Felicity Huffman 'Humbled' by 14-Day Sentence: She Hopes 'Public Will Give Her a Second Chance'

Felicity Huffman faced a judge on Friday afternoon in a federal courtroom in Boston

Felicity Huffman is accepting her 14-day sentence as best as she can.

The Desperate Housewives actress, 56, faced a judge on Friday afternoon in a federal courtroom in Boston. In addition to the 14 days incarceration, the judge fined her $30,000 and said she would be on supervised release for one year. She will also have to do 250 hours of community service.

A source close to Huffman’s team tells PEOPLE that the Oscar nominee hopes to serve her time and move forward.

“The sentence Felicity received today is not about a victory or a defeat,” the source says. “She is not disappointed or relieved about the outcome. She is contrite and humbled and accepts the outcome.

“Felicity knows she has a lot of work ahead of her to heal her family and win back the trust of the public, her colleagues and friends. She hopes the public will give her a second chance.”

During the hearing, Huffman tearfully addressed the judge prior to sentencing, apologizing for her criminal actions and saying she deserved whatever sentence she got. While she spoke, her husband William H. Macy’s eyes welled up with tears.

Felicity Huffman
Felicity Huffman. Jim Michaud/Getty Images

Huffman pleaded guilty in May to conspiracy to commit mail fraud. Prosecutors had recommended that she serve one month in prison, 12 years of supervised release, and pay a $20,000 fine. Huffman’s lawyers asked that she receive one year of probation, 250 hours of community service, and a $20,000 fine.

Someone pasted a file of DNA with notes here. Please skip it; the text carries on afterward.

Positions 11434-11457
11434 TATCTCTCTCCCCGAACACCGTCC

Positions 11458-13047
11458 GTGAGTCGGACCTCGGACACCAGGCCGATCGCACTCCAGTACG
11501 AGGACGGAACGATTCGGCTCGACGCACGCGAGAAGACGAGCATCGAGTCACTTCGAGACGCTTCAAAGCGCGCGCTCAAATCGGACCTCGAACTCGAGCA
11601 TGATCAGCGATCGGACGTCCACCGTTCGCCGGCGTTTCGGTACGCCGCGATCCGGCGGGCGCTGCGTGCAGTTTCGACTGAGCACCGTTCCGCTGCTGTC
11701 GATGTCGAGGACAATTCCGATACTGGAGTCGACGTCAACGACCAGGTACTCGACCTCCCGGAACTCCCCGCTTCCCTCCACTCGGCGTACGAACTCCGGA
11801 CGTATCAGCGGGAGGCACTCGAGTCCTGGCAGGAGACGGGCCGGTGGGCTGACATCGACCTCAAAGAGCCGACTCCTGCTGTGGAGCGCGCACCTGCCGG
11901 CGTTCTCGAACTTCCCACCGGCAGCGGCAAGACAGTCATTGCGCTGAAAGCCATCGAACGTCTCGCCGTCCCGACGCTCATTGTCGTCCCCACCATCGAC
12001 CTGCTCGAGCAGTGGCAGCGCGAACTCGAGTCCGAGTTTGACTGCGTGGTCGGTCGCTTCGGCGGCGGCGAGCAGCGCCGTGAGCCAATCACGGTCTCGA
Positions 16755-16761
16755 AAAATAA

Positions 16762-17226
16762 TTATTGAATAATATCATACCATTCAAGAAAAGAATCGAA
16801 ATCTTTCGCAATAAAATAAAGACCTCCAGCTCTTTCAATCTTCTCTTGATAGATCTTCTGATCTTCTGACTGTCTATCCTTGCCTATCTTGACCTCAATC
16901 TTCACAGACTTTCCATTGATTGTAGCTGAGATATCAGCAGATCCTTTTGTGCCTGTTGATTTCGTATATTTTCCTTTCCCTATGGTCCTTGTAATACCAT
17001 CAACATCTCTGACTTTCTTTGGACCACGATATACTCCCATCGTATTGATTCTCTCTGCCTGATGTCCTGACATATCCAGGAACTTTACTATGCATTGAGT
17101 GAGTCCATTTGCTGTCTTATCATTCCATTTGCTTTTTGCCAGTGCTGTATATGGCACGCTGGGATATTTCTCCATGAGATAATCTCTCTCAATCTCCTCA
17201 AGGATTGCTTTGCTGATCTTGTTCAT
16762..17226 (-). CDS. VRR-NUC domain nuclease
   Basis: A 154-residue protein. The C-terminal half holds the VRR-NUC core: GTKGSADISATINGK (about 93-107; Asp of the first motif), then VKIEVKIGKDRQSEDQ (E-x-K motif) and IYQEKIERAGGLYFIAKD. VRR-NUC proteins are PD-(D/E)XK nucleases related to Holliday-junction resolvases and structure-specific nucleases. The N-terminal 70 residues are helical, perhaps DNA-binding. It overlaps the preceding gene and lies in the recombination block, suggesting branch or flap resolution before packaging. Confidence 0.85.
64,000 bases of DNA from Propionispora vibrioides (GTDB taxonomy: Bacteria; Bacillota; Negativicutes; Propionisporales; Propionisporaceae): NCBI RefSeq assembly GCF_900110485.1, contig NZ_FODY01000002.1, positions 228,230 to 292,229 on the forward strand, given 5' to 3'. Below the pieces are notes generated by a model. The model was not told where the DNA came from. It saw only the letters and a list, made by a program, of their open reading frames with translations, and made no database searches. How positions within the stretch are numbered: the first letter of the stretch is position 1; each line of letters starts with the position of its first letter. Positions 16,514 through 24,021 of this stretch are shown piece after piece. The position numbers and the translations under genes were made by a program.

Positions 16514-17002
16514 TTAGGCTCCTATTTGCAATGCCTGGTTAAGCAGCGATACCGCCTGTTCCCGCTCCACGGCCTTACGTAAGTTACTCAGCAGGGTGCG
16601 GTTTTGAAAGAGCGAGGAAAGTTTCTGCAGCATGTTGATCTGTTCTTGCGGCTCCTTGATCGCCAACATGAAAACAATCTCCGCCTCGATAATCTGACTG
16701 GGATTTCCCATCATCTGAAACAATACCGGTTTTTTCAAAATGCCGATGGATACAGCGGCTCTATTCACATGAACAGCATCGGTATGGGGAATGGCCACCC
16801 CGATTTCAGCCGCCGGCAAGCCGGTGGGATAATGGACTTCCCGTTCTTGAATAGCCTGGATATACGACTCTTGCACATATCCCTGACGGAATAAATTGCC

On March 12, the U.S. Attorney’s Office in Massachusetts announced that it had charged 50 people — including Huffman and fellow actress Lori Loughlin — in the cheating scandal. The two actresses, along with coaches, admissions counselors, parents, and Laughlin’s husband, fashion designer J. Mossimo Giannulli, were indicted on accusations of falsifying SAT scores and lying about their athletic skills, among other alleged crimes. (Loughlin and Giannulli have pleaded not guilty.)

Prosecutors said in a criminal complaint that Huffman paid $15,000 to admissions consultant William “Rick” Singer and his nonprofit organization, Key Worldwide Foundation (“KWF”), which prosecutors said was actually a front for accepting bribes. Singer then facilitated cheating on Huffman’s daughter’s SAT test by having a proctor correct the teen’s answers after the fact.

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